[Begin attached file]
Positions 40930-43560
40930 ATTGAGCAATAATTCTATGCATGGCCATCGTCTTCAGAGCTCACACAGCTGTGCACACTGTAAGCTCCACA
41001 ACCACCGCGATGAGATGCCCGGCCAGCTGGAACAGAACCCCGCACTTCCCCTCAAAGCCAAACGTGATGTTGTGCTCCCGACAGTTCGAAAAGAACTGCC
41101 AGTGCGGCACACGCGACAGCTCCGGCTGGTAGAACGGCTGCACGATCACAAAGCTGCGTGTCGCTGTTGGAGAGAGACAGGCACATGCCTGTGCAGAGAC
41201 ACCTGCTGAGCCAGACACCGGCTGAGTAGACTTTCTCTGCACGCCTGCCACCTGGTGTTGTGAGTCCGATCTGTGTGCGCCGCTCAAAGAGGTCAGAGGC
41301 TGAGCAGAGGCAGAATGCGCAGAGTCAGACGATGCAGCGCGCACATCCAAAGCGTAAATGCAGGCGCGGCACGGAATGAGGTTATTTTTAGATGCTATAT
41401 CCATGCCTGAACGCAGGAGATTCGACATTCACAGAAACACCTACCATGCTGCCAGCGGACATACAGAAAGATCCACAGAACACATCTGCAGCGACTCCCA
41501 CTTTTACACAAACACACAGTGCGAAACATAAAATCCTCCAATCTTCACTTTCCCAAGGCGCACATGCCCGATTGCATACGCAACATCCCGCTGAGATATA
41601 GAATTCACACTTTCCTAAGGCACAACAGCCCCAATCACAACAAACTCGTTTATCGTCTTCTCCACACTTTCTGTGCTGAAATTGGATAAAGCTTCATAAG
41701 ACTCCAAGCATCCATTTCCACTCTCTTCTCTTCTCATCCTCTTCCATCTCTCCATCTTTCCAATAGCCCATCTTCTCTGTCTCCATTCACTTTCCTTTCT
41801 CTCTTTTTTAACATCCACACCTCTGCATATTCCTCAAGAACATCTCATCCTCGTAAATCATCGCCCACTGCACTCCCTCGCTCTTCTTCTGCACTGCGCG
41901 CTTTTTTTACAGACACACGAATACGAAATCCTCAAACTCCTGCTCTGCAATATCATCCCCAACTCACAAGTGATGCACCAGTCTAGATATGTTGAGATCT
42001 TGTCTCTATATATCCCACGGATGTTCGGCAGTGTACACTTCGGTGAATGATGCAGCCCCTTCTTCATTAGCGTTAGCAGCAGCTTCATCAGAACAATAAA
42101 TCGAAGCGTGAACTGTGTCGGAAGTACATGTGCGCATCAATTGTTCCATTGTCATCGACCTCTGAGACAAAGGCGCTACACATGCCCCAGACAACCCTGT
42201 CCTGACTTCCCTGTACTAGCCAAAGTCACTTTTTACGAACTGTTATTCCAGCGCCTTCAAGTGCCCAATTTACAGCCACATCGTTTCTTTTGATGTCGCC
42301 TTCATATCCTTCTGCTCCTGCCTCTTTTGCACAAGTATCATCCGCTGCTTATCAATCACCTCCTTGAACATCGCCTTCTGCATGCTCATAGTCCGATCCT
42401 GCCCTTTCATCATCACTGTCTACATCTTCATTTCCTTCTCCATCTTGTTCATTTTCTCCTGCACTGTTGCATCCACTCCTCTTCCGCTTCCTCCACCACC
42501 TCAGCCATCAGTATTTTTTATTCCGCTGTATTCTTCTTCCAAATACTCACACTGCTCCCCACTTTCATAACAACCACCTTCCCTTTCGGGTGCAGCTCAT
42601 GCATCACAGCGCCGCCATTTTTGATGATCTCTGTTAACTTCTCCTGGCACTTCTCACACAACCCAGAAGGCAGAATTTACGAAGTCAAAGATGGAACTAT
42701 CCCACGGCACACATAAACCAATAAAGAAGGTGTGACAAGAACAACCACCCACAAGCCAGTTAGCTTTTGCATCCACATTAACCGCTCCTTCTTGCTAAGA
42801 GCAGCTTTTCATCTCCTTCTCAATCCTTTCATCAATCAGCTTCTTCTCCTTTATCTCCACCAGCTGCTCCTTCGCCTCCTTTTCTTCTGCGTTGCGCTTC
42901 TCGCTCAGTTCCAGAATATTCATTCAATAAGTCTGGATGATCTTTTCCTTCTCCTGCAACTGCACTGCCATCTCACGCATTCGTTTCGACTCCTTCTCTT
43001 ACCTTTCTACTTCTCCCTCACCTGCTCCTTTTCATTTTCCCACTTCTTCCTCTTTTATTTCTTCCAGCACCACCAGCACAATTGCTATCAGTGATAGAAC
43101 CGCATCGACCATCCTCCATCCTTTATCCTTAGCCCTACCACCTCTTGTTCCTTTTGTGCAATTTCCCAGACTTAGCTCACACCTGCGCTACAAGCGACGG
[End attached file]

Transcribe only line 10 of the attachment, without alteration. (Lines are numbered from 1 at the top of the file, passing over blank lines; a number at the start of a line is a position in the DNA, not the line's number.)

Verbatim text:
41701 ACTCCAAGCATCCATTTCCACTCTCTTCTCTTCTCATCCTCTTCCATCTCTCCATCTTTCCAATAGCCCATCTTCTCTGTCTCCATTCACTTTCCTTTCT